Tunes To Strip Paint To

Hay Girl,

Nothing says “good housekeeping” like heavy metal.

“What are you reading?” They would ask.

“‘System of A Down’.” I would say, meaning “System of a Down: Right Here in Hollywood” by Ben Myers. I would then wait for the inevitable reaction of surprise that a nice lady like me would read a book about a metal band.

I went to the library looking for a book that could give me some idea of what it is like to be a band on tour. I call it “research” for some writing as I failed to follow the most basic writing directive of Write What You Know. I didn’t know. That was the problem. I wasn’t in a band and I’d never been on tour. So I was going to read about it.

The problem with reading about any band, though, is that you already need to have a reasonably comprehensive familiarity with their work before you can really understand half of what the book will talk about. This song, that riff, this lyric, the names of the band members. I like a lot of music but I don’t know much about many bands. At some point, somebody (I can’t remember who) gave me two albums worth of System of a Down music (Toxicity, and Steal This Album! ). At some point I listened to it and found that I liked it.

So when I saw the book on the shelf it seemed like a good place to start. It didn’t exactly answer my question about what it is like to be a band on tour, but it was an interesting read nonetheless and filled in some interesting context to songs that I already enjoyed. I could have stood a lot fewer editorial interludes from the author: it’s enough to tell me how awesome you think your subject band is without denigrating other musical acts thankyouverymuch. But then that’s another pitfall of reading about a band: everybody thinks their opinion is the Final Word on what is worth listening to.

At any rate, after finishing the book I decided to go back and give the music another listen with new ears. Since I was planning to spend the day cleaning the new house, this seemed like a good excuse to have some music going. My plan was to put shelf paper in all the cupboards in the kitchen; all I needed to do was to scrub up the residue from a previous resident’s non-slip mats that had fused itself to the paint. On a previous attempt I had determined that soap and water was not going to be sufficient: it was a job that would require Goo Gone.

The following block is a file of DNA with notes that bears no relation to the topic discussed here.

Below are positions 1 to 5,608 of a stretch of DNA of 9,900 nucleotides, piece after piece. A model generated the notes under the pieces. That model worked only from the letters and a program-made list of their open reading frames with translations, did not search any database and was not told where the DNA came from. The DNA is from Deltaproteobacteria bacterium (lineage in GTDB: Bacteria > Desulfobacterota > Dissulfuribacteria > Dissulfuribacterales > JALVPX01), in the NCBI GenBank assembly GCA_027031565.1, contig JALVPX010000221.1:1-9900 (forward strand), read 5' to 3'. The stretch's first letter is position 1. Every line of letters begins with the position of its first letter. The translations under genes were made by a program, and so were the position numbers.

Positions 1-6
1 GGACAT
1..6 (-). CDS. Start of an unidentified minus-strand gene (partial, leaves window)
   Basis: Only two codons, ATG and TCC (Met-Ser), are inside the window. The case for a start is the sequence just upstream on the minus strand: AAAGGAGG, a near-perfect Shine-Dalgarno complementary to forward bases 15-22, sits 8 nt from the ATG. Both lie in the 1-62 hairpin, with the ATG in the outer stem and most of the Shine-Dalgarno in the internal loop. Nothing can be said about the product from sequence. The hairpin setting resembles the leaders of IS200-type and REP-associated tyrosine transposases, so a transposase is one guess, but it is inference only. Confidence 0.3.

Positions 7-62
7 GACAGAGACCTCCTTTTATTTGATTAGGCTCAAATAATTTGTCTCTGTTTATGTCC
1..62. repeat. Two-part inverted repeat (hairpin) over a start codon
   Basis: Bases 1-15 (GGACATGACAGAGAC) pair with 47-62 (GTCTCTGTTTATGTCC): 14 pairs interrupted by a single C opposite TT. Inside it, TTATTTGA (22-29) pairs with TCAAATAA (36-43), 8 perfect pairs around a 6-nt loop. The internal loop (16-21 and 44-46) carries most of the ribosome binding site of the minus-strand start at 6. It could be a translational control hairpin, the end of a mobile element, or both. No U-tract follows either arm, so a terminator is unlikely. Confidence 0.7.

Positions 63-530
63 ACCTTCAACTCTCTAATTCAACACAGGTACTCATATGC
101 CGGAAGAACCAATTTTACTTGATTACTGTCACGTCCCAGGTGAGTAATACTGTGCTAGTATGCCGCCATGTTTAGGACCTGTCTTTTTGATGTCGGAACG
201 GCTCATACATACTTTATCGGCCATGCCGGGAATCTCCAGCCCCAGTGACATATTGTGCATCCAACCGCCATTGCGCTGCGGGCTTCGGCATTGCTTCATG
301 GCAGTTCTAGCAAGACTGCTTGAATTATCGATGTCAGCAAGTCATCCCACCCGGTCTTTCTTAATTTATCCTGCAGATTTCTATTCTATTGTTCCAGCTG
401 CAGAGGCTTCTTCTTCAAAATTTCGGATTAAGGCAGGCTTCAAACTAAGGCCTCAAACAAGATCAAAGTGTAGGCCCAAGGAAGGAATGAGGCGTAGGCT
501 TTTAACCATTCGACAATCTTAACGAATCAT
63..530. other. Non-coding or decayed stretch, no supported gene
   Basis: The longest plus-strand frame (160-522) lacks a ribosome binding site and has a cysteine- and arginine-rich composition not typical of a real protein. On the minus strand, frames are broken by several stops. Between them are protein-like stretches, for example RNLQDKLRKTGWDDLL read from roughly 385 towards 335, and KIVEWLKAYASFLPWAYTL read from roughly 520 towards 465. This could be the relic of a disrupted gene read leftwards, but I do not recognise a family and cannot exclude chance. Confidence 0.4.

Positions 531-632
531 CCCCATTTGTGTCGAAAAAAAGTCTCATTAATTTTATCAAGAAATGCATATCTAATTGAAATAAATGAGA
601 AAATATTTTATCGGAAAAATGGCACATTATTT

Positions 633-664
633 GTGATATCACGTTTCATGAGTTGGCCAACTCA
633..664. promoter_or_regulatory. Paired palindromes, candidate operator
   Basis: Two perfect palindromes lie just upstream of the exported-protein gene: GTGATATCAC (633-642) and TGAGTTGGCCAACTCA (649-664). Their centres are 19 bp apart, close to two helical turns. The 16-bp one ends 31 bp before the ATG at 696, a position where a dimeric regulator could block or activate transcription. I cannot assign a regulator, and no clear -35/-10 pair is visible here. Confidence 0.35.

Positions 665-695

The Goo Gone was procured and I set to work with high hopes that were quickly smashed into a million greasy smithereens: even Goo Gone couldn’t loosen the residue. It could, however, soften paint. I found myself scrubbing vigorously at the raised bumps of a cup imprint only to discover a layer of paint rolling up with each stroke revealing an older layer of paint beneath. Peeling back the top layer of paint did in fact allow me to remove the residue, so I scrubbed and peeled the top layer of paint off of each shelf- a frustrating and ultimately futile task which happened to correspond perfectly with an underscoring of System of a Down. Who knew?

The more I worked at it, the more I had to ask myself what the point was: it took hours and I only finished half of the cabinets. I was going to cover everything that I did with shelf paper: nobody was ever going to see the work that I was doing or even know that it had been done. Except me, of course. I would know. And it would bother me. I didn’t want to just paper over someone else’s mess and carelessness and pretend like it wasn’t my problem- this was going to be my home for the next few years. I wanted to do it right.

So that was my day: stripping paint to the tune of heavy metal. Maybe tomorrow I’ll get to the shelf paper.

~ by Gwydhar Gebien on August 15, 2016.

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